By now, we’re all familiar with the playful variant of drone technology, including cameras, navigation via tablet and small remote controls. However, most people consider drones a toy for the young or young at heart, for nerds or technology enthusiasts.

But in reality, the opposite is the case. The topic of UAM (Urban Air Mobility) attracts air traffic just as much as aspiring start-ups, pioneers and well-known technology giants like Amazon or Google. Both national and international players are looking for ways to market their products, meaning they are searching for useful applications.

Here, they not only focus on material transport, parcels being dropped into gardens by Amazon, pizza from the local delivery service, but also on more serious and important applications such as the delivery of emergency medicine, getting an overview of dangerous situations or accidents, or the transport of people.

In a few years, urban airspace will be teeming with drones, and the sound of the 21st century will be the whirring of drone wings during take-off and landing.

But in addition to the advantages of this technology, we also have to keep its risks in mind. The rather rigid regulations for drone use over densely populated areas are currently being supplemented and simplified by technological and organizational advances and will help shape the future of deliveries via drones in urban areas. Classical ATM aspects such as airspace clearance, weather conditions and flight corridors are in demand. But now they have to be applied in an urban confined environment, in airspace heights around 100m, with equipment that is too small to appear on classic radar systems, and which partly requires new technologies to avoid collisions, especially since most drones will be flying autonomously.

All of this takes place above people's heads, above power lines, roads and railway lines, competing with urban air transport, such as helicopters or, in the future, autonomous transport of people in drones. Entirely new crisis scenarios must be considered and conceived, and their implementation must be ensured. Therefore, it is important to introduce an emergency management UAM tailored to the respective cities.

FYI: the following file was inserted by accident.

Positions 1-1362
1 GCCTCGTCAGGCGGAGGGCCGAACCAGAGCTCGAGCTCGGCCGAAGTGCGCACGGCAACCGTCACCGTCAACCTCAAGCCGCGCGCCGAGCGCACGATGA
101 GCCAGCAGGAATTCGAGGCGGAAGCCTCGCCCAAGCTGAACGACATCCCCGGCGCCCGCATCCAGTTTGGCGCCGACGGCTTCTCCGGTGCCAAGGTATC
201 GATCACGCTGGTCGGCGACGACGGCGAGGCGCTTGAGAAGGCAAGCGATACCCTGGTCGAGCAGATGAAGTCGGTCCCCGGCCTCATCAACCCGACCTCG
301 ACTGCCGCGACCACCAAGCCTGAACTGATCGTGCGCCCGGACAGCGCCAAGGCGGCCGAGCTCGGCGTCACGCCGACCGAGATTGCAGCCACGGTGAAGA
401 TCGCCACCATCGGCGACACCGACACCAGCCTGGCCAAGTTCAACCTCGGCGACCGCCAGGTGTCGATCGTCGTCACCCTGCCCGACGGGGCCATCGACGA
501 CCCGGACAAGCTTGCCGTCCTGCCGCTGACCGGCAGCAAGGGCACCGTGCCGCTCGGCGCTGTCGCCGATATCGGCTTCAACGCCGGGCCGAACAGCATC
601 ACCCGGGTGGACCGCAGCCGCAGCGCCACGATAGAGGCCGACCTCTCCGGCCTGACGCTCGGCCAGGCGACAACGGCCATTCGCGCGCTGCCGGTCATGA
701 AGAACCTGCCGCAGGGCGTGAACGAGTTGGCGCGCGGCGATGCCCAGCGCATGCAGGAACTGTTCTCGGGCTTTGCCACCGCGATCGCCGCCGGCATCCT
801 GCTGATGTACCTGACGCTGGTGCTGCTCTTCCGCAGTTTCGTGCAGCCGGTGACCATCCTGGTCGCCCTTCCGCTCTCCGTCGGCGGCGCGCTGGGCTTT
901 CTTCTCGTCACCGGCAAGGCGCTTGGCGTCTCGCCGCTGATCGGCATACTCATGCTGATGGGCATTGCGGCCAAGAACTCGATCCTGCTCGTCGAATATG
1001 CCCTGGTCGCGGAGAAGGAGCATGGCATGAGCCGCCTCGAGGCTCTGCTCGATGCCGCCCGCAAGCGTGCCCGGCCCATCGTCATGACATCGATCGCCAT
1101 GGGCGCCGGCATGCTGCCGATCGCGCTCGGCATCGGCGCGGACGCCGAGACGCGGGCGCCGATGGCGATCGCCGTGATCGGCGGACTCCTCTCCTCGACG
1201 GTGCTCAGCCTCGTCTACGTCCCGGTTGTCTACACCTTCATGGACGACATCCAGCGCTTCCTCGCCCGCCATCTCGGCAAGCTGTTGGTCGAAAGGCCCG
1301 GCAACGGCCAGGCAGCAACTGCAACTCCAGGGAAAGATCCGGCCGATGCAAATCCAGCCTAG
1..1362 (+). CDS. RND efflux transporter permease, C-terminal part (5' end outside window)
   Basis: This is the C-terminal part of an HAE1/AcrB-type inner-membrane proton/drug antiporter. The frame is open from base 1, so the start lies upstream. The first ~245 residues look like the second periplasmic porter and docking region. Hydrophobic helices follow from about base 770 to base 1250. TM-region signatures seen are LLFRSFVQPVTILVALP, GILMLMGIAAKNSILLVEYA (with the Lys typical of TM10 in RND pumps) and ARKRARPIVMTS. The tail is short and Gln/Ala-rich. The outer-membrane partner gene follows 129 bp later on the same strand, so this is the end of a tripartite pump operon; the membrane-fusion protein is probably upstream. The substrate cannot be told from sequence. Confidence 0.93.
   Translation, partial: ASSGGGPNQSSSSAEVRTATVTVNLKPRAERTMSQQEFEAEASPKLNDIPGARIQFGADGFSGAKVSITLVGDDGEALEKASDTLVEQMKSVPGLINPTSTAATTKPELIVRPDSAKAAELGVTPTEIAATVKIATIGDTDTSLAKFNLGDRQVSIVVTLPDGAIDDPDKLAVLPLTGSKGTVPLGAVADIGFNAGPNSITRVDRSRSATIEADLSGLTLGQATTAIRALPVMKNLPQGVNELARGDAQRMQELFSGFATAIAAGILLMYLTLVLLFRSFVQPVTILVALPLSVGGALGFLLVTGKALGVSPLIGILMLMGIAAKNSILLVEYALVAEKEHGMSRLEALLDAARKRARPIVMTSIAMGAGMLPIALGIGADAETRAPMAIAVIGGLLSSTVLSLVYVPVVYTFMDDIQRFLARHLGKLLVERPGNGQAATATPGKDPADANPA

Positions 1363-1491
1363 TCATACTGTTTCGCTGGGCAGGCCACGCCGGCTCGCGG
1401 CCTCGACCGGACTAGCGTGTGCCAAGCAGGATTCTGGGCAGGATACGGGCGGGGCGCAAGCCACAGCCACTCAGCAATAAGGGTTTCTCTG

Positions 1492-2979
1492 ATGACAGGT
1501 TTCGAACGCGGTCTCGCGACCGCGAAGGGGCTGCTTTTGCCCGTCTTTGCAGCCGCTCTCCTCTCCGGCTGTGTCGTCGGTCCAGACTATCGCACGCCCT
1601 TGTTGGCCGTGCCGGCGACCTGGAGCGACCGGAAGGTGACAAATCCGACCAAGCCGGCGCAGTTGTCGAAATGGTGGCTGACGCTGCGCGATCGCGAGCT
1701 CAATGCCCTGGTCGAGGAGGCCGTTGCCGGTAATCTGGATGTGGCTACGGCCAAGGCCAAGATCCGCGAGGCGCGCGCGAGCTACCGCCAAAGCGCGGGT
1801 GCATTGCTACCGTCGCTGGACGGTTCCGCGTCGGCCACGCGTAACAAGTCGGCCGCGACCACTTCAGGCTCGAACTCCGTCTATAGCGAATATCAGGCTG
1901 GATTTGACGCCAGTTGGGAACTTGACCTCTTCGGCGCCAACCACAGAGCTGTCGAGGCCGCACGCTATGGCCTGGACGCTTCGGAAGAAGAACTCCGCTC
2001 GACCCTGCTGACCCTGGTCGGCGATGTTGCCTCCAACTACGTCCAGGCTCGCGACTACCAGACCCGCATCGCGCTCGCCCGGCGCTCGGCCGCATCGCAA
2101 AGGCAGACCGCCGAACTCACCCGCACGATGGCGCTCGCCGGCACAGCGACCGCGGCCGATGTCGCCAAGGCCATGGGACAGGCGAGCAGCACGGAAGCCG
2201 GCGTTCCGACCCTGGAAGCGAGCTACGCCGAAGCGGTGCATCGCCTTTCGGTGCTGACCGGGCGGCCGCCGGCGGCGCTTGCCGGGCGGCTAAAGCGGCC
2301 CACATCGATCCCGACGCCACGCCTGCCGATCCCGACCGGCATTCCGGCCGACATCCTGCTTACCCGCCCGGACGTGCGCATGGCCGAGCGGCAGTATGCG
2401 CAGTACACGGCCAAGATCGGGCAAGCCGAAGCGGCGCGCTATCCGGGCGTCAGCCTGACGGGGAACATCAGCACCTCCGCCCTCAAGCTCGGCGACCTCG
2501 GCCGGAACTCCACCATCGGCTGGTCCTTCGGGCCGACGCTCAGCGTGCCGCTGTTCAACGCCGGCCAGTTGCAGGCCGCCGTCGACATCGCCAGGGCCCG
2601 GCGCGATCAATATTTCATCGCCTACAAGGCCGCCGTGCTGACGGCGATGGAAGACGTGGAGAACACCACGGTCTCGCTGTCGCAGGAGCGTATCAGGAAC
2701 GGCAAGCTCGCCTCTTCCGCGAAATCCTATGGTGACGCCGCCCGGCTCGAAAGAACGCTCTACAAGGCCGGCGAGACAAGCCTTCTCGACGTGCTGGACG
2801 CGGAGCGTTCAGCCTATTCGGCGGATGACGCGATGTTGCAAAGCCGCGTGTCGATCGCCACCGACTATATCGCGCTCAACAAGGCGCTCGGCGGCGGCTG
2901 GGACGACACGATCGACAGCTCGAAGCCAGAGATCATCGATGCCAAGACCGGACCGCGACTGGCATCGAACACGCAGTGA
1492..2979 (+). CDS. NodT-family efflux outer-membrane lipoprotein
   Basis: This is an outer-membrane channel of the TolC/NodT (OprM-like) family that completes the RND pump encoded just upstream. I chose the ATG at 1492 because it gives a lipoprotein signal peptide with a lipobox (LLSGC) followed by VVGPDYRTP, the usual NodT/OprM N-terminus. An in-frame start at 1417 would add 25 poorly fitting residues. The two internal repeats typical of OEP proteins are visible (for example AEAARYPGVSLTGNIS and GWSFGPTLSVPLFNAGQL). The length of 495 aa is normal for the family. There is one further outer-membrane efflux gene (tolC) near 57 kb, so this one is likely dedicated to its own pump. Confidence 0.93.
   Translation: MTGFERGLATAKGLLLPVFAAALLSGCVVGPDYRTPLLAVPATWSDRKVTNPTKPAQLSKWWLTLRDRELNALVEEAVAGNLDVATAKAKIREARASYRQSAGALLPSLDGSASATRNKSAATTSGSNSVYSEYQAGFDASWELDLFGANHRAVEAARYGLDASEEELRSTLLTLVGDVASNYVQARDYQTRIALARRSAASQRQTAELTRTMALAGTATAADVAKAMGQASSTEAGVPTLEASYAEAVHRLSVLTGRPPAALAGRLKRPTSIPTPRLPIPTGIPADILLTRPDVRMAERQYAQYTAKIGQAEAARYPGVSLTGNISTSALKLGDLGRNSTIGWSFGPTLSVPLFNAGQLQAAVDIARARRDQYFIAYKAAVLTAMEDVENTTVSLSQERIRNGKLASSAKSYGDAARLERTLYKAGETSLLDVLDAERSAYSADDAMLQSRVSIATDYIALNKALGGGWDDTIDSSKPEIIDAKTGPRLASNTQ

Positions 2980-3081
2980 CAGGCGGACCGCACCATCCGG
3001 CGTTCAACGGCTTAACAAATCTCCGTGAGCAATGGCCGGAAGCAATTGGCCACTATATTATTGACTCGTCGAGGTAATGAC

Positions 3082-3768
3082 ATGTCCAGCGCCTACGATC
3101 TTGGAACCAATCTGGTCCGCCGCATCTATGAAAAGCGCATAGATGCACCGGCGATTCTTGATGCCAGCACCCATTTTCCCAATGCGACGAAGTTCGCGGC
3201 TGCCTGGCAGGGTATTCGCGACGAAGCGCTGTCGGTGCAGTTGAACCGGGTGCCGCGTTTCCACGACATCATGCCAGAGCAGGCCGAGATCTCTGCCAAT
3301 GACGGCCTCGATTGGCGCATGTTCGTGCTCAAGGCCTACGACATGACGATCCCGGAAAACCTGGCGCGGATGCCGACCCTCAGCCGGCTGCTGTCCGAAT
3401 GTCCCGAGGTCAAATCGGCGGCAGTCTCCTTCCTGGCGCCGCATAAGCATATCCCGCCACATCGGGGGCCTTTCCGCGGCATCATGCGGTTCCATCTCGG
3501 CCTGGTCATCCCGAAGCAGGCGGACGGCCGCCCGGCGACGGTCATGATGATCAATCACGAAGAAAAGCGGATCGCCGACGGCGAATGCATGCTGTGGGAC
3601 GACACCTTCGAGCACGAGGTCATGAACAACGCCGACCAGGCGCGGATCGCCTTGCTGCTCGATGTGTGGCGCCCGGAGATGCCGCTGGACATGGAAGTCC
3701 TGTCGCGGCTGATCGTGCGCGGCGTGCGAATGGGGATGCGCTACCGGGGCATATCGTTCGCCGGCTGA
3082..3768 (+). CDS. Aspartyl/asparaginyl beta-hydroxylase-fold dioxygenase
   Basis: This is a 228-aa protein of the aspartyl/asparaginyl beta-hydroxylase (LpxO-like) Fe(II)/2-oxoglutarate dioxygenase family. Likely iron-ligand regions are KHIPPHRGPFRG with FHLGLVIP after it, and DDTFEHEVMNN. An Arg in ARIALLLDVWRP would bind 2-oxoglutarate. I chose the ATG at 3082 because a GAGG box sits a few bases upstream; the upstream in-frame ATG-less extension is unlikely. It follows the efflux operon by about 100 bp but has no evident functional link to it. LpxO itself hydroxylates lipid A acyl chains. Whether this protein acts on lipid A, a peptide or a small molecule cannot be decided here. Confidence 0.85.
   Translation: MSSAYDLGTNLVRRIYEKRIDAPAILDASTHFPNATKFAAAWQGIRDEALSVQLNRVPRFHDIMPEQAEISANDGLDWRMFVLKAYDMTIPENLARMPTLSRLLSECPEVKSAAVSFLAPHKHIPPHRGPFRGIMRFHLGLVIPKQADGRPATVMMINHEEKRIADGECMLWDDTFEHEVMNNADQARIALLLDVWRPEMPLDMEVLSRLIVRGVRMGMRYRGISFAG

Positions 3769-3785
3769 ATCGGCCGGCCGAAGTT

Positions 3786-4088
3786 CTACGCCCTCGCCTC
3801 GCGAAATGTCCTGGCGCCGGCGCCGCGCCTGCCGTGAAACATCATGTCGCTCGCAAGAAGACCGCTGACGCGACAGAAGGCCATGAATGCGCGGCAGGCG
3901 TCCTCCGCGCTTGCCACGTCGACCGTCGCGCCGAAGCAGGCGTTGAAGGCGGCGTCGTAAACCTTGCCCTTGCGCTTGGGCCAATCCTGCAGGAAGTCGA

Decentralised control stations connected to authorities, local rescue services as well as the police and the fire department will be required to monitor urban aviation security.

These control stations will add many local urban air traffic control centers to today's air traffic management including its towers and upper-area control centres. Some of these will be located in the cities' traffic control centres, some within the existing emergency management system, but often they will also be run as independent organisational units for urban air monitoring.

All these institutions use computer-supported technology to monitor processes, camera systems, radar, the weather and card material. In this classic control room scenario, KVM helps keeping workplaces clean and improve their ergonomics. In top of it, the technology organizes processes and lets employees focus on their tasks by separating workplaces from computers.

Just as in classic air traffic control, KVM will become an important part of any control and security concept in UAM.

The UAM sector will not only bring new benefits to the population, but it will also open up new opportunities for control room providers and KVM manufacturers such as G&D.

This is why G&D has already been involved in several drone control centre projects. In cooperation with partners such as the city of Siegen, the company Microdrones, and the municipal hospitals, G&D has developed a control centre concept in Siegen under the motto "Rethinking Medical Care".

This contribution even goes beyond the aspect of medical benefits, because it also includes ecological factors such as the reduction of the CO2 footprint and the reduction of fine dust pollution from courier vehicles.